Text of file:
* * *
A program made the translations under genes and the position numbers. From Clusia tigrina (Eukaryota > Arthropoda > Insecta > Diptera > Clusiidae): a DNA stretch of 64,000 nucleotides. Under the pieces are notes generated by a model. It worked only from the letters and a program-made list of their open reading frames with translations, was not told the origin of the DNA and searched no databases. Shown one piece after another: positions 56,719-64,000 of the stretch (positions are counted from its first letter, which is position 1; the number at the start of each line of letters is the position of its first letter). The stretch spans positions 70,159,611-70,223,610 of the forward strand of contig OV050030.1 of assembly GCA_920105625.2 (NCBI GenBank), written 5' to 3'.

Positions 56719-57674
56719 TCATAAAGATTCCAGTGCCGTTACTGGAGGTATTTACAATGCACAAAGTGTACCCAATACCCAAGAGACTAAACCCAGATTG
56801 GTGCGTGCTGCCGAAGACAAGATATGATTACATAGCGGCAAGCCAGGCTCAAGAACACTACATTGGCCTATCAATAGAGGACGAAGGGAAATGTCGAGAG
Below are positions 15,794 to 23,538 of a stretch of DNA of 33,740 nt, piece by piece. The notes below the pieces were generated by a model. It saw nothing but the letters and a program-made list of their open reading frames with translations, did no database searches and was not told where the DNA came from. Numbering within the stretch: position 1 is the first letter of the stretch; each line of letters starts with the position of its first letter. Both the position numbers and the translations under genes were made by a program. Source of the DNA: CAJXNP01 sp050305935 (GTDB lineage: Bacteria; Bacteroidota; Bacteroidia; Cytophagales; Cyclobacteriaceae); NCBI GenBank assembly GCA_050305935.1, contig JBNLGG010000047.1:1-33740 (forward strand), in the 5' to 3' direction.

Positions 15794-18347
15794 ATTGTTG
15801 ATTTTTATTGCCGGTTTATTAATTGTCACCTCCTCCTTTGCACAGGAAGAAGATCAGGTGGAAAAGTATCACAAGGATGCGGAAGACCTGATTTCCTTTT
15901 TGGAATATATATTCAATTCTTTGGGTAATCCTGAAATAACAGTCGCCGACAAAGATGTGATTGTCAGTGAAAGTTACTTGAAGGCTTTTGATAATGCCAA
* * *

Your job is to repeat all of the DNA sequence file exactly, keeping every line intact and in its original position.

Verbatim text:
A program made the translations under genes and the position numbers. From Clusia tigrina (Eukaryota > Arthropoda > Insecta > Diptera > Clusiidae): a DNA stretch of 64,000 nucleotides. Under the pieces are notes generated by a model. It worked only from the letters and a program-made list of their open reading frames with translations, was not told the origin of the DNA and searched no databases. Shown one piece after another: positions 56,719-64,000 of the stretch (positions are counted from its first letter, which is position 1; the number at the start of each line of letters is the position of its first letter). The stretch spans positions 70,159,611-70,223,610 of the forward strand of contig OV050030.1 of assembly GCA_920105625.2 (NCBI GenBank), written 5' to 3'.

Positions 56719-57674
56719 TCATAAAGATTCCAGTGCCGTTACTGGAGGTATTTACAATGCACAAAGTGTACCCAATACCCAAGAGACTAAACCCAGATTG
56801 GTGCGTGCTGCCGAAGACAAGATATGATTACATAGCGGCAAGCCAGGCTCAAGAACACTACATTGGCCTATCAATAGAGGACGAAGGGAAATGTCGAGAG
Below are positions 15,794 to 23,538 of a stretch of DNA of 33,740 nt, piece by piece. The notes below the pieces were generated by a model. It saw nothing but the letters and a program-made list of their open reading frames with translations, did no database searches and was not told where the DNA came from. Numbering within the stretch: position 1 is the first letter of the stretch; each line of letters starts with the position of its first letter. Both the position numbers and the translations under genes were made by a program. Source of the DNA: CAJXNP01 sp050305935 (GTDB lineage: Bacteria; Bacteroidota; Bacteroidia; Cytophagales; Cyclobacteriaceae); NCBI GenBank assembly GCA_050305935.1, contig JBNLGG010000047.1:1-33740 (forward strand), in the 5' to 3' direction.

Positions 15794-18347
15794 ATTGTTG
15801 ATTTTTATTGCCGGTTTATTAATTGTCACCTCCTCCTTTGCACAGGAAGAAGATCAGGTGGAAAAGTATCACAAGGATGCGGAAGACCTGATTTCCTTTT
15901 TGGAATATATATTCAATTCTTTGGGTAATCCTGAAATAACAGTCGCCGACAAAGATGTGATTGTCAGTGAAAGTTACTTGAAGGCTTTTGATAATGCCAA